The new APIs in 2.3 and 3.0 are a plentiful resource for developers to make their Android apps unique. This is the session you need to get started!

Published in: Technology
  • Be the first to comment

  • Be the first to like this

No Downloads
Total views
On SlideShare
From Embeds
Number of Embeds
Embeds 0
No embeds

No notes for slide

Droidcon 2011: Gingerbread and honeycomb, Markus Junginger, Greenrobot

  1. 1. New Android APIs:Gingerbread and Honeycomb
  2. 2. New Android APIs:Gingerbread and Honeycomb 24. März 2011 Markus Junginger
  3. 3. New Android APIs:Gingerbread and Honeycomb Markus Junginger @greenrobot_de
  4. 4. New Android APIs:Gingerbread and Honeycomb @greenrobot_de
  5. 5. New Android APIs:Gingerbread and Honeycomb
  6. 6. New Android APIs:Gingerbread and Honeycomb
  7. 7. About me Markus Junginger, founder of greenrobot 2007: First Android app 2001: First mobile project 12 years of Java experience 20 years of development experience Android & Mobile Entwicklung Android Technology Usergroup München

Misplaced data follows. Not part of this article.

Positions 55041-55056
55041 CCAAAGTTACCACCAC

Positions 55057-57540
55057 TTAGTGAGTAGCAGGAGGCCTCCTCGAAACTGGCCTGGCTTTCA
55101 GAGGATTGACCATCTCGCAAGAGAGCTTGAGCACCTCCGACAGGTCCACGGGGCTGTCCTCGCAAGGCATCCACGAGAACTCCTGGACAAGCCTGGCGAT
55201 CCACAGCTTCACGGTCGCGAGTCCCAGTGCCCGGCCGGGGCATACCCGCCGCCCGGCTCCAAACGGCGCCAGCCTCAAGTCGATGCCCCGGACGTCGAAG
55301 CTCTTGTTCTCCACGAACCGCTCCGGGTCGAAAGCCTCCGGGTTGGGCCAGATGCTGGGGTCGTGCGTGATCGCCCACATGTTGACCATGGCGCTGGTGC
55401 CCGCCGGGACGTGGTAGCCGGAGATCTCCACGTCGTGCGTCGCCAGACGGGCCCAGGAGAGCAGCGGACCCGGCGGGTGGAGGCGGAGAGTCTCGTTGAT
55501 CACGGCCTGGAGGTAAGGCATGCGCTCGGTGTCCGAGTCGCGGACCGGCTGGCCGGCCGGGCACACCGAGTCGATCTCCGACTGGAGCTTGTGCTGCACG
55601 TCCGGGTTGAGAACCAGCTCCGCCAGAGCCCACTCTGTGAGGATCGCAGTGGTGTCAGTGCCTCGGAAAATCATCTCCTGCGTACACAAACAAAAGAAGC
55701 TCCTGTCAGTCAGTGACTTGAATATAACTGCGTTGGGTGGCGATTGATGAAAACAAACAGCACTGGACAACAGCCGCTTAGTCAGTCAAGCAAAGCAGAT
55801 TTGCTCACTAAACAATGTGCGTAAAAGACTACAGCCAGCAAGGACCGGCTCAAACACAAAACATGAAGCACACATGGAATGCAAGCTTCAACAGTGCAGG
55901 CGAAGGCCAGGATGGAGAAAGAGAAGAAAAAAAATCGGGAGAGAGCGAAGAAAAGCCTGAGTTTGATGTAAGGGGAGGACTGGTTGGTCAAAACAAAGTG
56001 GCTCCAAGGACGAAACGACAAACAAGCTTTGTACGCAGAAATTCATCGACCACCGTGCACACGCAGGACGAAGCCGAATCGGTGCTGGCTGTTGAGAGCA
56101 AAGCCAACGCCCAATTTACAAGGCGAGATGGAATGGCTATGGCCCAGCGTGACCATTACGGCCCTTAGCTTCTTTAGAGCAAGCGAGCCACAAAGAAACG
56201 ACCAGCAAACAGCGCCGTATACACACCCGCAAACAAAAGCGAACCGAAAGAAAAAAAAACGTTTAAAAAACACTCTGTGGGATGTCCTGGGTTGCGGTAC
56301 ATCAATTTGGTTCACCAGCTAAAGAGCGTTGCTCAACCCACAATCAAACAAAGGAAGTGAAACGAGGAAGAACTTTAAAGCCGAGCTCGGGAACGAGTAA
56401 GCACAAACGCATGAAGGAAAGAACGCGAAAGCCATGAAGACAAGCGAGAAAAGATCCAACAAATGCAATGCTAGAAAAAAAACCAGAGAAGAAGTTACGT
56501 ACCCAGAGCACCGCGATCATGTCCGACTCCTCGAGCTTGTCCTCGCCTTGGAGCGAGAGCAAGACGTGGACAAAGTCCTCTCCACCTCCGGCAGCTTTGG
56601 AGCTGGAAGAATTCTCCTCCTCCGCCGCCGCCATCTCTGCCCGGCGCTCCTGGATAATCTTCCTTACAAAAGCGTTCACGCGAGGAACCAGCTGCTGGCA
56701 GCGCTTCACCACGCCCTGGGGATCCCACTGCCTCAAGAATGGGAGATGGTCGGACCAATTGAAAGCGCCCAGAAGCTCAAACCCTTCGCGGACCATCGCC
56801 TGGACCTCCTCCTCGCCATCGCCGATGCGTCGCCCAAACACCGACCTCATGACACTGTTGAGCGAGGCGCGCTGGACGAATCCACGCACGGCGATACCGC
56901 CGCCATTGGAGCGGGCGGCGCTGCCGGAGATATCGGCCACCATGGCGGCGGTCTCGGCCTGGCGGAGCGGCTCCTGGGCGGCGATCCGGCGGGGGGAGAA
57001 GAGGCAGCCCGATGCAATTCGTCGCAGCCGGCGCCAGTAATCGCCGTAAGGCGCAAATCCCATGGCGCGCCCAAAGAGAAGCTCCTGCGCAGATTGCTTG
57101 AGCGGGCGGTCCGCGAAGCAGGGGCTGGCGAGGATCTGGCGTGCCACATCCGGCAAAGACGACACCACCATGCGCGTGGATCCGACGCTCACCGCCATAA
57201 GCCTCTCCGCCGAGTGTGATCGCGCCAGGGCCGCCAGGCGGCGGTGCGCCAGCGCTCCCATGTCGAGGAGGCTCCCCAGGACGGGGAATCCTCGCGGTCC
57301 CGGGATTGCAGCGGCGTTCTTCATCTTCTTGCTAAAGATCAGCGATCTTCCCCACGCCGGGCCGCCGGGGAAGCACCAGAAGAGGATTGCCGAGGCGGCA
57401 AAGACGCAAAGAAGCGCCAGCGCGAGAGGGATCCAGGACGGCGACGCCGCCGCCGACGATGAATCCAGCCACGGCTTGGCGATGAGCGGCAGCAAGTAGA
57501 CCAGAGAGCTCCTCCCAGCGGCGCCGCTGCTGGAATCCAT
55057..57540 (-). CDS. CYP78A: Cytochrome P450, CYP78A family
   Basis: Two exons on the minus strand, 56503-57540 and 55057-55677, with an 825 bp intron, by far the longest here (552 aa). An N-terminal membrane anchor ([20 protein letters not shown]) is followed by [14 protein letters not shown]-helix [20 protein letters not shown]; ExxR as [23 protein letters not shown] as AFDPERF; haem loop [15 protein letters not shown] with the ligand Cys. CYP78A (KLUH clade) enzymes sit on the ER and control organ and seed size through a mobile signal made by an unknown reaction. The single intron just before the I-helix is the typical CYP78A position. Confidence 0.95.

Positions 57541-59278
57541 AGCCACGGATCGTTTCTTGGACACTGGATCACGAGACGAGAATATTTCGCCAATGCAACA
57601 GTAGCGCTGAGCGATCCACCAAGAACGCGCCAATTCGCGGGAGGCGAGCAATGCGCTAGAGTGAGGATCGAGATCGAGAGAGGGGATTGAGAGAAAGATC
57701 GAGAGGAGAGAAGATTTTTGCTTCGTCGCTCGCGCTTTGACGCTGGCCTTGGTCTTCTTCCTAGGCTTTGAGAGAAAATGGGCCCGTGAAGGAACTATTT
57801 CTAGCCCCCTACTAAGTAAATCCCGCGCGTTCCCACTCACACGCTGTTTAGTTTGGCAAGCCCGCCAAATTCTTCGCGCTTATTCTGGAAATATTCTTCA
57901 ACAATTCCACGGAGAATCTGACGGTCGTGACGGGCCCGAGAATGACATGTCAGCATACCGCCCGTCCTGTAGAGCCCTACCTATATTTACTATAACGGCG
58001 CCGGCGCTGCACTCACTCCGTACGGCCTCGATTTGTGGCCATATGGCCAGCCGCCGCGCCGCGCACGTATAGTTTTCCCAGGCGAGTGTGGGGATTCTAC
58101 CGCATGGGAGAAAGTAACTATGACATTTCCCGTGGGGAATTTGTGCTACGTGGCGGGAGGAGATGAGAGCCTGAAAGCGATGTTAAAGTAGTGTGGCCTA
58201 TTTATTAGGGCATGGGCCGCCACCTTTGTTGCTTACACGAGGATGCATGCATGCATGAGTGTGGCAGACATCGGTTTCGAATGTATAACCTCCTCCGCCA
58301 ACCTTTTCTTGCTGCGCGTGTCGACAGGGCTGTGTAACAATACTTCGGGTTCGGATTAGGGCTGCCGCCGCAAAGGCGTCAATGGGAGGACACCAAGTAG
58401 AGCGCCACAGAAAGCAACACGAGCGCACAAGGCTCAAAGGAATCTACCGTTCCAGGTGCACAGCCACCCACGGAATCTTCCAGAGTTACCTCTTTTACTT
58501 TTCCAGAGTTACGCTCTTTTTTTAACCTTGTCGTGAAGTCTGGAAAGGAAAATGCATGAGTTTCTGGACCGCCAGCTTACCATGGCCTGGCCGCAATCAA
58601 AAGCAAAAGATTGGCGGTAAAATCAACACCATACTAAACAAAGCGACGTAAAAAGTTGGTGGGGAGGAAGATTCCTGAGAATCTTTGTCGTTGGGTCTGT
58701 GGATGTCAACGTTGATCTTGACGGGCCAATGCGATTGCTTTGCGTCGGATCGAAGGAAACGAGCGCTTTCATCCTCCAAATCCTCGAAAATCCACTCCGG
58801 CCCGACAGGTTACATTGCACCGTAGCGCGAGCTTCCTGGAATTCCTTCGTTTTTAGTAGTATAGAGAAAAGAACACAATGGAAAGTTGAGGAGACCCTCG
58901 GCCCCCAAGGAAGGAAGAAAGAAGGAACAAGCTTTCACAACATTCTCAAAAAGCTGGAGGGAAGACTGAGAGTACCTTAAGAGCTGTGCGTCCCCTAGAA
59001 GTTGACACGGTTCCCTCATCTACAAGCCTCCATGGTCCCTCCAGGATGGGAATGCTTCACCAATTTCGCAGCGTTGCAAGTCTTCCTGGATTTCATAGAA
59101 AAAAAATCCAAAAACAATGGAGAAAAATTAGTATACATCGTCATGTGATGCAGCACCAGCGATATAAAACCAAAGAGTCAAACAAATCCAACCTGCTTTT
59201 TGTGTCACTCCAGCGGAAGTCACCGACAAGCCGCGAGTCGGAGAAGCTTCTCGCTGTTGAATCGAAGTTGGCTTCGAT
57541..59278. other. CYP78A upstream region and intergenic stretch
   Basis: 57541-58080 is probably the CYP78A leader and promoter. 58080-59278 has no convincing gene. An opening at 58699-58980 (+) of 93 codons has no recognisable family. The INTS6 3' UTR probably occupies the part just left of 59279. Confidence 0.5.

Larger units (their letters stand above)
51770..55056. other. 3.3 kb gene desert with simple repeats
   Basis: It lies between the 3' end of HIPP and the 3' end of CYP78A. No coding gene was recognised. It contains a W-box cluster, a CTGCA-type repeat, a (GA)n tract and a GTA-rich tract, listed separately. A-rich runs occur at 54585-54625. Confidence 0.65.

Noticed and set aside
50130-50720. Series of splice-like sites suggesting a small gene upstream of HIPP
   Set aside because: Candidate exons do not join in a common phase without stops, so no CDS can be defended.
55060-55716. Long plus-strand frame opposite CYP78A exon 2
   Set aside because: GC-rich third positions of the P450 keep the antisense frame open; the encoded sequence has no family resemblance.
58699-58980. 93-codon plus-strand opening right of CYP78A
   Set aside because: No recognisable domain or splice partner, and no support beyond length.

8. 8. Outline Some history Technical look at new APIs (plus code) Gingerbread APIs – AudioFX, SIP, NFC, strict mode, NDK Honeycomb APIs – Hardware accelerated UIs, Animations, Loaders, Renderscript, …
  9. 9. API Changes History
  10. 10. API Changes History
  11. 11. API Version API SDK ReleasedReleases & Time Level Previews - 2007-11 since 1.0 1 2008-09 1.1 2 2009-02 Release early & often 1.5 3 2009-04 11 official releases 1.6 4 2009-09 29 months 2.0 5 2009-10 Every ~3 months a new 2.0.1 6 2009-12 2.1 7 2010-01 release 2.2 8 2010-05 Android developers: 2.3 9 2010-12 constant progress is 2.3.3 10 2011-02 your chance  3.0 11 2011-02